It was similar to the season-opening loss for the Griffs at Niagara, where they took leads of 3-0 and 4-1 before losing 6-4.
"Good teams raise their level when down a goal. Really good teams raise their level when they're up a couple goals," Canisius coach Dave Smith said. "As far as a message to our team, we played the two top teams in the league and we got outworked when we had a lead.
"I was really disappointed that once we were up 2-0, we stopped working the same way. You've got to give Air Force ... but we needed some of our experienced guys to make experienced plays. The blame goes to everybody but some guys we need to lead better by effort."
The Griffs couldn't come up with the late-game magic they've enjoyed at Cadet Ice Arena. Canisius had scored nine goals in the last three minutes of regulation and overtime in its last nine games at Air Force. But Friday, they managed just eight shots in the final 30 minutes.
The Falcons (2-2-0, 1-0-0 AH) held a 35-22 advantage in shots.
Kyle Gibbons picked up an assist on the first Canisius goal, giving up a point in 12 straight games dating back to last season. That's the longest point streak by a Griff since Cory Conacher had a 12-game streak in the 2009-10 season.
The Griffs (0-2-0) play their first non-conference game Saturday at No. 17 Denver at 9:07 p.m.
The Pioneers (3-2-0) scored three second-period goals to earn the 5-1 win over Niagara.
Denver scored two quick power play goals in the first, but the Purple Eagles pulled within 2-1 when Stephen Pietrobon scored at 15:39 with assists to Matt Chiaranto and Ryan Rashid.
Three goals in the second, including another power play tally, gave the Pioneers a comfortable lead. Denver went 3-for-6 on the power play while holding a 34-22 advantage in shots.
Niagara went 0-for-7 on the power play.
Jackson Teichroeb recorded 29 saves for Niagara (1-3-1). The Purple Eagles have Saturday off and will play Air Force in an Atlantic Hockey matchup Sunday at 6:05.
October 22, 2013 - 1:30 PM
October 16, 2013 - 11:44 PM
The News' sports reporter Bob DiCesare interviews UB Bulls QB Joe Licata.
October 16, 2013 - 11:28 AM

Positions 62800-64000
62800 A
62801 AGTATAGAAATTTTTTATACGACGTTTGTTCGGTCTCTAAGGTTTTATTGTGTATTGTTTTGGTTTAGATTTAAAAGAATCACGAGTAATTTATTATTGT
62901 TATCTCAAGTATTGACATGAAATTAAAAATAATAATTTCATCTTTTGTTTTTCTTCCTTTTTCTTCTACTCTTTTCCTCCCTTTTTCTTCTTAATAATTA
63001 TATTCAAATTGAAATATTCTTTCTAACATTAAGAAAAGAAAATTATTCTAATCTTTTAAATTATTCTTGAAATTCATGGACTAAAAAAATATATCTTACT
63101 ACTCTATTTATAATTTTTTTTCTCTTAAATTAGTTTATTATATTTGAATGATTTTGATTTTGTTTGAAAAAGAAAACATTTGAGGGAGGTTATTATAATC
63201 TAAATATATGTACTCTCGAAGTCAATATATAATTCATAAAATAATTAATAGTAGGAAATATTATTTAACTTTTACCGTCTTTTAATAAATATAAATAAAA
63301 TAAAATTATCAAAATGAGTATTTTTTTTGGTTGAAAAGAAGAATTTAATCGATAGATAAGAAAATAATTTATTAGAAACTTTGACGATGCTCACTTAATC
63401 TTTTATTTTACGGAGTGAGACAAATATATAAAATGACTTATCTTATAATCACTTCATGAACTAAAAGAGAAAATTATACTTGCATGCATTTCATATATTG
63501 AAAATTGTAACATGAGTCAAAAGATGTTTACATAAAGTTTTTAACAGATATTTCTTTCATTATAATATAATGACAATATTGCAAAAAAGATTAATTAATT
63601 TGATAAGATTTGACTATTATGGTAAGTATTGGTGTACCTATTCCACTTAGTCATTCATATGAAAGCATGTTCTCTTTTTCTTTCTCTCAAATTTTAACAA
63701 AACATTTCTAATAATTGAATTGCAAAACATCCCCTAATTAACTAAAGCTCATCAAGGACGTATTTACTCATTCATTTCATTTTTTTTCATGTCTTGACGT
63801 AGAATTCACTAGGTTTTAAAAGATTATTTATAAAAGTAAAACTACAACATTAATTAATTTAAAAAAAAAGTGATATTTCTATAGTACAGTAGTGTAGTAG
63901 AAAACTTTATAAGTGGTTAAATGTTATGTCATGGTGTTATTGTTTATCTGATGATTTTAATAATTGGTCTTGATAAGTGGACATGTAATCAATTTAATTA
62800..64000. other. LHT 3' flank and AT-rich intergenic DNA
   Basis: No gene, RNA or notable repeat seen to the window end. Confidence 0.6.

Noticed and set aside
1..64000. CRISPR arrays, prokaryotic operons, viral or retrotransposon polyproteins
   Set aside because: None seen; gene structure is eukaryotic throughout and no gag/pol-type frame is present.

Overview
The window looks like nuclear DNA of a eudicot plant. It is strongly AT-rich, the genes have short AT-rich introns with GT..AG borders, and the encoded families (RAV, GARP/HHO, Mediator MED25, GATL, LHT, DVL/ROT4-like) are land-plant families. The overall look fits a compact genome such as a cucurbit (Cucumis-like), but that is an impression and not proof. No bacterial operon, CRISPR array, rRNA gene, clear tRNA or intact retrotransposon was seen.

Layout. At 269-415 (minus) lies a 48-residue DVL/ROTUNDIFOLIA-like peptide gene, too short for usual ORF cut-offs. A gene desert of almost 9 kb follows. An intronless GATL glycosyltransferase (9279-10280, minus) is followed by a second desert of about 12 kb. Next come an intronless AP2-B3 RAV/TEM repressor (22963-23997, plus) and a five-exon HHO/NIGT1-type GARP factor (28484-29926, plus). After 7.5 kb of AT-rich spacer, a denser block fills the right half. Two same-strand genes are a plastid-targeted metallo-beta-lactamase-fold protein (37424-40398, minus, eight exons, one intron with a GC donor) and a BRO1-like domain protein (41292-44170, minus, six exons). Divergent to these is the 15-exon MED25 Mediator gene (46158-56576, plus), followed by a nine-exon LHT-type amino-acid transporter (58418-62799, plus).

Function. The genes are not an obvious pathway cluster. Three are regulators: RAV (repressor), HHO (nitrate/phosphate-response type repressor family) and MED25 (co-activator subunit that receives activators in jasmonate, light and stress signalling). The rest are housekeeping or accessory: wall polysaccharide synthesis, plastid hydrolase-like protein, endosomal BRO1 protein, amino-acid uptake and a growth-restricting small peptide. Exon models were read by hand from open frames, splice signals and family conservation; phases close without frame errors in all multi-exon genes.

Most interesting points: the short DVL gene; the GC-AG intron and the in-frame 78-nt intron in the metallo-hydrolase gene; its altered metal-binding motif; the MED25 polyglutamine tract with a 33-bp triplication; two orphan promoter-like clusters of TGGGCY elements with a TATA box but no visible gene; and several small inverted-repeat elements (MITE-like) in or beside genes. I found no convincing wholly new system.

By Bob DiCesare
You can look back at UB's 29-19 victory over UMass at Gillette Stadium last November as one of the turning points for the Bulls.
UB came in playing well, just as it is this year. UMass was coming off its first win of the season (over Akron, just as it is this week (over Miami). UB trailed that game, 13-0, and needed to score the final 22 points to put the Minutemen away. The ability to come back on the road under a redshirt freshman QB in Joe Licata was a major confidence boost to a team that had struggled mightily away from UB Stadium.
Can UB get away with a similarly dreadful first half in Saturday's 3:30 matchup at UB Stadium? It would be a high-risk proposition. UMass is making headway in its second year in the MAC.
"Our team has more experience than it did a year ago," UMass coach Charley Molnar said Monday. "We were new at that winning thing after the win over Akron. Believe me, we didn’t go into the next game thinking that we had it figured out. . . . We didn’t have the depth that we have today and we didn’t have the experience that we have today. . . . We still have a ways to go from a maturity standpoint. We still have a ways to go from a depth standpoint. But we’re in a better position today than we were a year ago at this time."
Molnar and UB coach Jeff Quinn were on Brian Kelly's staffs at Central Michigan and Cincinnati.
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About Campus Watch
Western New York native Bob DiCesare covers UB football, Big 4 basketball and writes an occasional column. He still holds a grudge against Chris Ford who, he's convinced, cost St. Bonaventure the 1970 NCAA basketball championship.
Amy Moritz, a native of Lockport, has covered colleges for The Buffalo News since 1999. She has a bachelor’s degree in journalism/mass communication from St. Bonaventure University and a master’s degree in humanities from the University at Buffalo. An endurance athlete, she has completed several triathlons, half marathons and marathons.